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$199 for the Microsoft Surface? Now that would set the market alight…

Everyone and their dog has picked up the rumour-cum-possible-fact originally cited by Engadget that Microsoft will shortly offer their Surface (Windows RT version) for $199.

The tech blogs are full of standard he-said, she-said commentary — obviously a $199 Surface would sell a lot better than a $999 Surface.

However I think the deal is done. There is no choice. Surface will be priced to sell to the consumer who’s already had 2+ years of conditioning from Apple. That means a version of the Surface needs to be priced either the same or cheaper than the basic $499 iPad.

Anything else is commercial suicide.

Whether Microsoft makes a profit on the devices is irrelevant. Microsoft finds itself in a world whereby PC means smartphone and tablet. And it increasingly means Apple, too. You only have to look at the billion dollar companies investing tens and hundreds of millions kitting out their stores, aeroplanes and point-of-sale units with thousands and thousands of iPads. Microsoft has little choice — to stay relevant, they need to be in the game.

If that means sticking these things into people’s hands for cost price — or even cheaper — so be it.

Get in the game first.

Google is leading the way.

Well, actually hold on a moment… HP led the way. They created absolute pandemonium for a few weeks whilst folk clamoured to buy a $99 HP Touchpad. I remember doing some rough calculations on what kind of investment it would take for HP to actually put 20 million Touchpads into the hands of consumers at $99 a pop. It was a big number. But if you could achieve this, you’d have critical mass. You’d have the interest of developers. You’d have an ecosystem begin to emerge. You’d have a going concern.

Taking a leaf out of the HP experience, Google came to market with their Nexus 7 Tablet last month. The price point has had grown men and women around me reaching for (credit card in hand) the moment they saw the tablet on my desk. I can name 10 people who went and bought one within a week of seeing mine. That sort of immediacy — that sort of viral growth — is precisely what Google needs. Interestingly, of those 10 people who bought one, NOT A SINGLE ONE OF THEM was aware of the Nexus launching or had any intention to buy before they saw mine. That’s viral.

And it’s the price wot dun it. Obviously the engineering, the screen, the whole shebang had to be up to scratch and good enough. But it was the price that clinched it. Not one of these 10 individuals had to think about the purchase. Indeed it’s the equivalent cost of a good meal for many of them — and a business expense for others.

So if Microsoft want to play in this world, they need to get the pricing right. There’s definitely room for a spread of pricing — say $199 (for the lower end RT version) to $1,299 (for the top of the range Windows 8 version).

If the economics simply won’t work, that’s unfortunate. Even if the device(s) end up costing $400, some clever accounting and cash flow management could see Microsoft announce the Surface at $199 up front as long as you buy a 12-month $16.99/month Office365 account. That might work.

The elephant in the room is Apple — always Apple. All this speculation is invalidated the moment Apple’s Tim Cook gets on stage and reveals the iPad Mini 7″ model at $99. Or $149, or anything like that.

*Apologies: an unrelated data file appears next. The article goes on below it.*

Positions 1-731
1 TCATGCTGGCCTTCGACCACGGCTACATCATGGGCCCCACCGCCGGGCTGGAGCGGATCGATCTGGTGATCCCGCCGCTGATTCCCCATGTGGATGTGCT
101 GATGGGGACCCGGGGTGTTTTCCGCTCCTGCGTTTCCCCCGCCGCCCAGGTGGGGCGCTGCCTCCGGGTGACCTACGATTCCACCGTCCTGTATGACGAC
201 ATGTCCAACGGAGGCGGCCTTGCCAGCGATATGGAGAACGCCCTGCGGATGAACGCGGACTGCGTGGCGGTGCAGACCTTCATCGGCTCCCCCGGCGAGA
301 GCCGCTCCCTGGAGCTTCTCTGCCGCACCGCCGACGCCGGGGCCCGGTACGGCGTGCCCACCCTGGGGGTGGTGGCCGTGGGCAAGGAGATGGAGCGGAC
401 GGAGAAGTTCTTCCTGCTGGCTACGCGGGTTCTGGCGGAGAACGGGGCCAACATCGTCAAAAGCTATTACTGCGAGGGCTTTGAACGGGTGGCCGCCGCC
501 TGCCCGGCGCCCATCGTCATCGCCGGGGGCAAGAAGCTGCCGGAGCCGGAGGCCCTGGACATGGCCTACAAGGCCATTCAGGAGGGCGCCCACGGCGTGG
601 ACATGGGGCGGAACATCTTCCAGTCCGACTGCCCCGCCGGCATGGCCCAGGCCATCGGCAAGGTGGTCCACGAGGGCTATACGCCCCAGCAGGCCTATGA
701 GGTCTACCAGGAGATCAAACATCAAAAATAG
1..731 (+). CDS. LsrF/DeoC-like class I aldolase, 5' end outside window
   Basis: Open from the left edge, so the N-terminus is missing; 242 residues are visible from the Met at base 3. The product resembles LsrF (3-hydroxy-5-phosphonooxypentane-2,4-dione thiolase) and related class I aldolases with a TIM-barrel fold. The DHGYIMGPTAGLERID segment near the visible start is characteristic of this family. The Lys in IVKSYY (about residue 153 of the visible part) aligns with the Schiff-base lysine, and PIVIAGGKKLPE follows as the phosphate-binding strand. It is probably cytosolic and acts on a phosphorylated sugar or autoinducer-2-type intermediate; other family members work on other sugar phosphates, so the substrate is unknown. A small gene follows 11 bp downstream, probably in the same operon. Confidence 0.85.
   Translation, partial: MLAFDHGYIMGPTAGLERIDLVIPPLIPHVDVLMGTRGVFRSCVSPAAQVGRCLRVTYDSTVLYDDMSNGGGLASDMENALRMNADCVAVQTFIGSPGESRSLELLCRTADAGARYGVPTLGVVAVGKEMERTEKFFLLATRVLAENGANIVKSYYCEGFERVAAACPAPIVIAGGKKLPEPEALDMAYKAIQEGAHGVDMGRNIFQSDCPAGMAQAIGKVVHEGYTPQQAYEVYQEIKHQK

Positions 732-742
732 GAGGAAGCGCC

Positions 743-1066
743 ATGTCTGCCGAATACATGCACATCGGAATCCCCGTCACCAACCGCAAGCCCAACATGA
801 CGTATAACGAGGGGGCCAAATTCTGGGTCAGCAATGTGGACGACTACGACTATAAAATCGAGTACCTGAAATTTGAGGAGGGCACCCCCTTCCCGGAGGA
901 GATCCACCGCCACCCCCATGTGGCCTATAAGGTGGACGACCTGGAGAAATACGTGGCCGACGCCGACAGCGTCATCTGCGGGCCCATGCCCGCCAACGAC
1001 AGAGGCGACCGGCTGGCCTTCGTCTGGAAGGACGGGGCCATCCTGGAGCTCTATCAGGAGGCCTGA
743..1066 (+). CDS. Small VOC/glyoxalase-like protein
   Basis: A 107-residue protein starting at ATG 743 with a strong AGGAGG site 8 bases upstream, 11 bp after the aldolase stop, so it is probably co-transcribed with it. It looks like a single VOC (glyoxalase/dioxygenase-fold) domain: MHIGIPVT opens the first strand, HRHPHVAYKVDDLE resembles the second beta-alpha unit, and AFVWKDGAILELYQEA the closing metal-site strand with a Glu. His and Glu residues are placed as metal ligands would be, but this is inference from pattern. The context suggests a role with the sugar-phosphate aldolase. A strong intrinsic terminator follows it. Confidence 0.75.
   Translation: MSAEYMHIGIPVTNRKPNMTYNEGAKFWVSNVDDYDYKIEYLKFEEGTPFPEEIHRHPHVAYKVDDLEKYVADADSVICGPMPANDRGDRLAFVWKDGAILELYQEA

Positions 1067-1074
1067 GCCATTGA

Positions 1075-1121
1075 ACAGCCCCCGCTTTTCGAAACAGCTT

So although we’re talking rumours, there’s a fixed reality here: An entry-level Surface price point in excess of $700 will kill it, no matter how cool it is. The iPad has the monopoly on cool. At the moment.

You need the price point to be so appealing, so “oh my gosh” shocking that the CFO is on the phone asking why you’re not buying a job lot for everyone — and dumping those expensive Fisher Price style Apple tablets that don’t have the highly familiar Windows capabilities beloved of enterprises the world over.

It’s going to be a really, really exciting Q4 this year.

[Incidentally, you do have to wonder how come Google (or Asus, actually) can manufacture a 7 inch $199/£159 premium looking tablet and yet they can’t deliver a Nexus smartphone at the same or similar price point?]


  1. While Microsoft can, potentially, sell the Surface at a loss and look to make it up in revenue from app sales, other manufacturers don’t have that option.
    What does this mean for other manufacturers? With the likes of Acer already very upset with Microsoft’s Surface announcements could we see such manufacturers abandoning Microsoft/Windows and moving to another OS for their tablet devices?

  2. Matt, I think that could actually foster a new round of really exciting innovation. Wouldn’t it be interesting if all of a sudden, Acer announced they were going to produce $99 (highish quality) tablets running the new Mozilla OS?

    Or it could simply force a lot of the existing manufacturers to the wall. Which might not be a bad thing.

    It’s also worth defining what we mean by manufacturer or ‘box shifter’ — since so many companies actually contract everything out to a single supplier…

  3. Surprised you wanted anyone else to a Nexus 7, makes it less exclusive and you won’t feel as special then

  4. Has it been confirmed by anyone that MS will release Surface outside of the US? The Zune was US only and I haven’t heard anything about non US release dates.


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